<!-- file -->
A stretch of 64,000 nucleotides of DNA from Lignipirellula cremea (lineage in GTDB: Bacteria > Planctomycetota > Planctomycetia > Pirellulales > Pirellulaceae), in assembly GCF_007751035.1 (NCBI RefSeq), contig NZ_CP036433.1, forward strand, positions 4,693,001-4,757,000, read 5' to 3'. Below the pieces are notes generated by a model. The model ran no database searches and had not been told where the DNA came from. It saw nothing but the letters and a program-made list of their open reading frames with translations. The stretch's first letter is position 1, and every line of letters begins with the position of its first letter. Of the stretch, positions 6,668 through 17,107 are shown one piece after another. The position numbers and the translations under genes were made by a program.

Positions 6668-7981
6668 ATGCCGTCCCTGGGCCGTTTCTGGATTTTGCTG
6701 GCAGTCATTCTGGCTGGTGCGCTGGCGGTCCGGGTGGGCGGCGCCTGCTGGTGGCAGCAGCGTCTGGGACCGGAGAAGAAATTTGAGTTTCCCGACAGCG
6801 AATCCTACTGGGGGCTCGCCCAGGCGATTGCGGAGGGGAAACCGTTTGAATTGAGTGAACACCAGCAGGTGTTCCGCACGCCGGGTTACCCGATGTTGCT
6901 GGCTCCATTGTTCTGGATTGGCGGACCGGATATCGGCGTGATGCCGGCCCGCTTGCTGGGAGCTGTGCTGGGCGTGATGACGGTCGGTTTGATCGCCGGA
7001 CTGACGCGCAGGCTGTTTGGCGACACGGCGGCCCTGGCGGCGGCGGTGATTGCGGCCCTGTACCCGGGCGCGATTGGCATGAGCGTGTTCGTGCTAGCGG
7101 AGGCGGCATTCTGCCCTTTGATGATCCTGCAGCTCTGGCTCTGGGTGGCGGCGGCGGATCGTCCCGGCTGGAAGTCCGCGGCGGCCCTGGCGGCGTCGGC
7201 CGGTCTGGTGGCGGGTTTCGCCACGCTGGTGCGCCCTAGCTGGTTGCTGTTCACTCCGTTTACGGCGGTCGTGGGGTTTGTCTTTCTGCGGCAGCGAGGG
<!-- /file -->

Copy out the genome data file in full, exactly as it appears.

A stretch of 64,000 nucleotides of DNA from Lignipirellula cremea (lineage in GTDB: Bacteria > Planctomycetota > Planctomycetia > Pirellulales > Pirellulaceae), in assembly GCF_007751035.1 (NCBI RefSeq), contig NZ_CP036433.1, forward strand, positions 4,693,001-4,757,000, read 5' to 3'. Below the pieces are notes generated by a model. The model ran no database searches and had not been told where the DNA came from. It saw nothing but the letters and a program-made list of their open reading frames with translations. The stretch's first letter is position 1, and every line of letters begins with the position of its first letter. Of the stretch, positions 6,668 through 17,107 are shown one piece after another. The position numbers and the translations under genes were made by a program.

Positions 6668-7981
6668 ATGCCGTCCCTGGGCCGTTTCTGGATTTTGCTG
6701 GCAGTCATTCTGGCTGGTGCGCTGGCGGTCCGGGTGGGCGGCGCCTGCTGGTGGCAGCAGCGTCTGGGACCGGAGAAGAAATTTGAGTTTCCCGACAGCG
6801 AATCCTACTGGGGGCTCGCCCAGGCGATTGCGGAGGGGAAACCGTTTGAATTGAGTGAACACCAGCAGGTGTTCCGCACGCCGGGTTACCCGATGTTGCT
6901 GGCTCCATTGTTCTGGATTGGCGGACCGGATATCGGCGTGATGCCGGCCCGCTTGCTGGGAGCTGTGCTGGGCGTGATGACGGTCGGTTTGATCGCCGGA
7001 CTGACGCGCAGGCTGTTTGGCGACACGGCGGCCCTGGCGGCGGCGGTGATTGCGGCCCTGTACCCGGGCGCGATTGGCATGAGCGTGTTCGTGCTAGCGG
7101 AGGCGGCATTCTGCCCTTTGATGATCCTGCAGCTCTGGCTCTGGGTGGCGGCGGCGGATCGTCCCGGCTGGAAGTCCGCGGCGGCCCTGGCGGCGTCGGC
7201 CGGTCTGGTGGCGGGTTTCGCCACGCTGGTGCGCCCTAGCTGGTTGCTGTTCACTCCGTTTACGGCGGTCGTGGGGTTTGTCTTTCTGCGGCAGCGAGGG